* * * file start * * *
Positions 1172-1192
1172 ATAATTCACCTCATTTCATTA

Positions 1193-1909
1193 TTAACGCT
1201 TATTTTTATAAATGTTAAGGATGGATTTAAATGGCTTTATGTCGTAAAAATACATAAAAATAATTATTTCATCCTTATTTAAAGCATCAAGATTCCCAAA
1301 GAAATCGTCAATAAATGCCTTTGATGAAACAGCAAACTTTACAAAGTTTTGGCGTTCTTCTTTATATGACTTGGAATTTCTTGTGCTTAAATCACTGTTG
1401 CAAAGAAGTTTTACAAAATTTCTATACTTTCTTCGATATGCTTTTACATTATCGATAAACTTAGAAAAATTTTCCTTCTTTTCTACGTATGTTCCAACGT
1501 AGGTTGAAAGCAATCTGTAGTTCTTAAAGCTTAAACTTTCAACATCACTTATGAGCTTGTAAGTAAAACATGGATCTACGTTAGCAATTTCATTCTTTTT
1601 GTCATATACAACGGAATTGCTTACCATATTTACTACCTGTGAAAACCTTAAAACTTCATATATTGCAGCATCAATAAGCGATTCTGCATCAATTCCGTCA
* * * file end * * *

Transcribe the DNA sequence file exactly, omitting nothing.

Positions 1172-1192
1172 ATAATTCACCTCATTTCATTA

Positions 1193-1909
1193 TTAACGCT
1201 TATTTTTATAAATGTTAAGGATGGATTTAAATGGCTTTATGTCGTAAAAATACATAAAAATAATTATTTCATCCTTATTTAAAGCATCAAGATTCCCAAA
1301 GAAATCGTCAATAAATGCCTTTGATGAAACAGCAAACTTTACAAAGTTTTGGCGTTCTTCTTTATATGACTTGGAATTTCTTGTGCTTAAATCACTGTTG
1401 CAAAGAAGTTTTACAAAATTTCTATACTTTCTTCGATATGCTTTTACATTATCGATAAACTTAGAAAAATTTTCCTTCTTTTCTACGTATGTTCCAACGT
1501 AGGTTGAAAGCAATCTGTAGTTCTTAAAGCTTAAACTTTCAACATCACTTATGAGCTTGTAAGTAAAACATGGATCTACGTTAGCAATTTCATTCTTTTT
1601 GTCATATACAACGGAATTGCTTACCATATTTACTACCTGTGAAAACCTTAAAACTTCATATATTGCAGCATCAATAAGCGATTCTGCATCAATTCCGTCA